Posted by: morrowsl | May 14, 2015

I will bring you flowers…

These last few weeks have been the wildest of roller coaster rides.  I had no more started on my list of things to get finished ahead of Mo and Matt’s visit, than Mom found herself in hospital with another UTI and over-oxygenated blood.

Stop everything!!

I remembered having the same reaction to each of Daddy’s hospital stays.  The world as you know it ceases to matter and you focus on the task at hand.  Appointments get moved or cancelled outright.  Headaches and ailments are medicated and/or ignored.  “No” becomes as commonplace an answer as “Yes” had been.  There is no time for whatever it is you thought was important.  Your family will have to fend for itself.  You can’t be in charge of anything anymore.
Fortunately, I have two sisters and a niece who pick up more than my slack with Mom.  They have been the round-the-clock tenants of the chair beside the bed this time.
Belinda, especially, has kept an eagle-eye on all that goes on in and around our ailing mother.  And it was her diligence that probably saved Mom’s life.

Once the Medicare allowance is depleted, the tendency is for the hospital to suddenly declare the patient well enough to go home.  Or into rehab, as the case was with Mom.  We hadn’t tried rehab the last time.  It was likely only mentioned in passing anyway and we felt we could better do for her ourselves in her own home.
But this time it seemed she was responding well enough to the increased physical therapy and so the idea of a place where that would continue, and increase with her increased abilities and strength, made better sense.  At least, until we had her in the facility and realized how limited things were really going to be.
Initially, the response to a push of the call button was quick and Mom’s needs were met.  But as the days passed, it seemed they wanted to leave the door to her room closed more than open and the call button became something they disregarded, if not ignored outright.
At some point, B noticed Mom staring off into space and gradually losing her ability to respond.  This isn’t something Mom does, so anyone would notice it.  Most, myself included, would just assume that the most recent turn of events had taken more out of her than we’d initially realized.
B, however, isn’t one to just let things happen without understanding the root cause.  Her first avenue of investigation was the pain meds Mom was taking.  Sure enough, the dose prescribed by the staff doc at the facility was double that of Mom’s normal prescription.  B took immediate action and the script was corrected.  But one morning shortly afterward she came into the hallway leading to Mom’s room in time to hear the nurse asking Mom if she wanted pain medication.  Not only was Mom not yet out of bed, she was just barely awake!  Why would she need pain medication if she was still asleep?
At this point, a sort of panic sets in because you see and feel your parent being over-medicated into a Zombie so the staff doesn’t have to do much more than open the door and peek in to see she’s still in bed apparently sleeping.  No need to wake her for meals or bed changes.  I wonder if they’d have stopped her physical therapy entirely, had she been left to sleep her days away?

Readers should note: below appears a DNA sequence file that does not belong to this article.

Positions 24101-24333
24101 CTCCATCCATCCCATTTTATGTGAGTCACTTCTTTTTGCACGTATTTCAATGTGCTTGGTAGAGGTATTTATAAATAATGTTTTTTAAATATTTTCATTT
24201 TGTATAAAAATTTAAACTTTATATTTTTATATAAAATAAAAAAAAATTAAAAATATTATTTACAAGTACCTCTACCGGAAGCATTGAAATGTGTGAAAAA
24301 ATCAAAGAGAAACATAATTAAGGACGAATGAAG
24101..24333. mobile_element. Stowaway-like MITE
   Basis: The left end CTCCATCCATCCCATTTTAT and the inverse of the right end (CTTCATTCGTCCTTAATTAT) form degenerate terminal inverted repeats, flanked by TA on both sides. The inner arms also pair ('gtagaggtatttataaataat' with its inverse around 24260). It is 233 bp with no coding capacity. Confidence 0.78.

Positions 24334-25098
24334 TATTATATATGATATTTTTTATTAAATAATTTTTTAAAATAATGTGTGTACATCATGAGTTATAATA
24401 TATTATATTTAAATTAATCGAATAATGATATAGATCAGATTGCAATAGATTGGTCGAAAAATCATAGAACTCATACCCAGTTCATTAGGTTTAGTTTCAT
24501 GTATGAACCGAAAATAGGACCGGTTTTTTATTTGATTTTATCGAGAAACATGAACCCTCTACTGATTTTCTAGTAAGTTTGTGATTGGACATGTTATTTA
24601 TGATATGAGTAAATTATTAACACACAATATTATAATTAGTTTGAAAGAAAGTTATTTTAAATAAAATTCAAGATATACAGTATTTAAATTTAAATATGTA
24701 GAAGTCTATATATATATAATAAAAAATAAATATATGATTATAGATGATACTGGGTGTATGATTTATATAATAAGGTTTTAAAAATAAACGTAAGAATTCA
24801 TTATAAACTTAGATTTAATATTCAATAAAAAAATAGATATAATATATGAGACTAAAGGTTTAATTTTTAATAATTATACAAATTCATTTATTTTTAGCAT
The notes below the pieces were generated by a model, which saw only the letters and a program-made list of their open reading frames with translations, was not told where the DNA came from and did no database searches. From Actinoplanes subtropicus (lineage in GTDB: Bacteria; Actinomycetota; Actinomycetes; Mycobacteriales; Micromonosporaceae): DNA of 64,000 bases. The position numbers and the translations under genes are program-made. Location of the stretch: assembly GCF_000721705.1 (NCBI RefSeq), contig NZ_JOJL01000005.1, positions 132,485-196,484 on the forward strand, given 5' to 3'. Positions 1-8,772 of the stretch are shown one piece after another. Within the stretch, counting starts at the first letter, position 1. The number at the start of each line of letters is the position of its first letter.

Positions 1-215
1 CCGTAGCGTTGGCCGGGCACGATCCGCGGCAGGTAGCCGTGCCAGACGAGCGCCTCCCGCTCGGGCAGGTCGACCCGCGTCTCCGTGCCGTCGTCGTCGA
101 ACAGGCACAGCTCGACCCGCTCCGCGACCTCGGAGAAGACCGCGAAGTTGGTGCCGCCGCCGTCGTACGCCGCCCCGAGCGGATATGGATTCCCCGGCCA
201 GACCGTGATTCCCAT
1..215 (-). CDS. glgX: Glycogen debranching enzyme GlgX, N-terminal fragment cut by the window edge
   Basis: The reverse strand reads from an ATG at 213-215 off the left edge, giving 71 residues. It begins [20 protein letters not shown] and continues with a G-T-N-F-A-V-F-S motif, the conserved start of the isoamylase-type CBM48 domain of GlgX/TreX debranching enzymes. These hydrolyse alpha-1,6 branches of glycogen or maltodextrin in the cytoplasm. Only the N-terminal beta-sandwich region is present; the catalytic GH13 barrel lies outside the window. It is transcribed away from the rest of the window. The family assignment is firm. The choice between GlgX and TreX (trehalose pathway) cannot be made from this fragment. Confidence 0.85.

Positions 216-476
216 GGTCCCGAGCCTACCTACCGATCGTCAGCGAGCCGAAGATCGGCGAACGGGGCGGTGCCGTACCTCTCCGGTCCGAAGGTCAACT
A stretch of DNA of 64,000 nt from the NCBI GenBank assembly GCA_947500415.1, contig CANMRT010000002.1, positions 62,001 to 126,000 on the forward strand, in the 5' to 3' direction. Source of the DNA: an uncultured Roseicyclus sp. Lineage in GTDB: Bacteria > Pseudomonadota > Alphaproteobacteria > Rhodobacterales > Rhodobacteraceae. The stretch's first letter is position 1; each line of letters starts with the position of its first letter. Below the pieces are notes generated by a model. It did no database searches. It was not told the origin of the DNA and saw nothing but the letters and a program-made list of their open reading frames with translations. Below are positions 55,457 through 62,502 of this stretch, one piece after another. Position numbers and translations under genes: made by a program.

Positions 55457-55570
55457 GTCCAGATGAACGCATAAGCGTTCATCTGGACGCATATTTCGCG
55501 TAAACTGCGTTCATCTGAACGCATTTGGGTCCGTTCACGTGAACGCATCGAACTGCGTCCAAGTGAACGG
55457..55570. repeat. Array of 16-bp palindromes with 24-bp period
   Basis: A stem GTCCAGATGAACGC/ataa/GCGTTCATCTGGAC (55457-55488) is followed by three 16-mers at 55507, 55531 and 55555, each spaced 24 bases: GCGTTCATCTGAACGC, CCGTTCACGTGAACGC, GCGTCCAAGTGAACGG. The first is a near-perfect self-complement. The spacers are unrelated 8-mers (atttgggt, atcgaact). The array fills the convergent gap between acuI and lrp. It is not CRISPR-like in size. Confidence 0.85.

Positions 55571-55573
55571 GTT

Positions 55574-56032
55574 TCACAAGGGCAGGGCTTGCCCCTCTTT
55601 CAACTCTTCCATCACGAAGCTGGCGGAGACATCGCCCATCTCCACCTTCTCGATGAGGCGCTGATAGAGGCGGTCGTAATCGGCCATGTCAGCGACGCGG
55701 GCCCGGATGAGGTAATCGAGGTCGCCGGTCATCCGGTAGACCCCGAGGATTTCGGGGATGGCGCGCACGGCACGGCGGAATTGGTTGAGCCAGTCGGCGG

We watched the same thing being done with Daddy.  Watched as his ward-mates dropped dead literally at his feet.  Watched as he missed meal after meal because nobody bothered to wake him to let him know a tray had arrived.  He lost 20 pounds in less than 30 days.
And we drove down in the middle of the night and removed him from that hospital with the understanding that he may well have been looking death in the eye, but he was damn sure going to do it from the comfort and care of his own home and family, sitting in his recliner watching boats crossing the lake.

And so…

Mom was home in time to be here for Mo and Matt’s visit.  She got to spend some time with her kids and grandkids and great-grandkids.  She got to eat barbeque and drink sweet tea and play Chickenfoot.  And she gets to spend her mornings sitting at her big kitchen window watching birds on the feeders.  That’s where she belongs.  For now.  For as long as it is humanely possible.

Daddy died at home.  After a day of family and meal of Mom’s wonderful beef stew.  I hope it can be the same for Mom.  My absolute hate for facilities that are understaffed and poorly managed makes me want to keep all of my family out of them and away from that danger.  I know not all families have that option and I pray for the loved ones they must surrender to such chance.  It should not be this way, but it is and has been for as long as I’ve understood elder care in this country.  Not all facilities are houses of horror, but rarely do you get to make that determination ahead of time.  So, more and more families are opting, as we have, to do what we can while we can.

I’ll be out to see you on Friday, Mom.  I’ll bring you flowers.



  1. This is quite a change from the pics! SO sad that it went this way. Big love.

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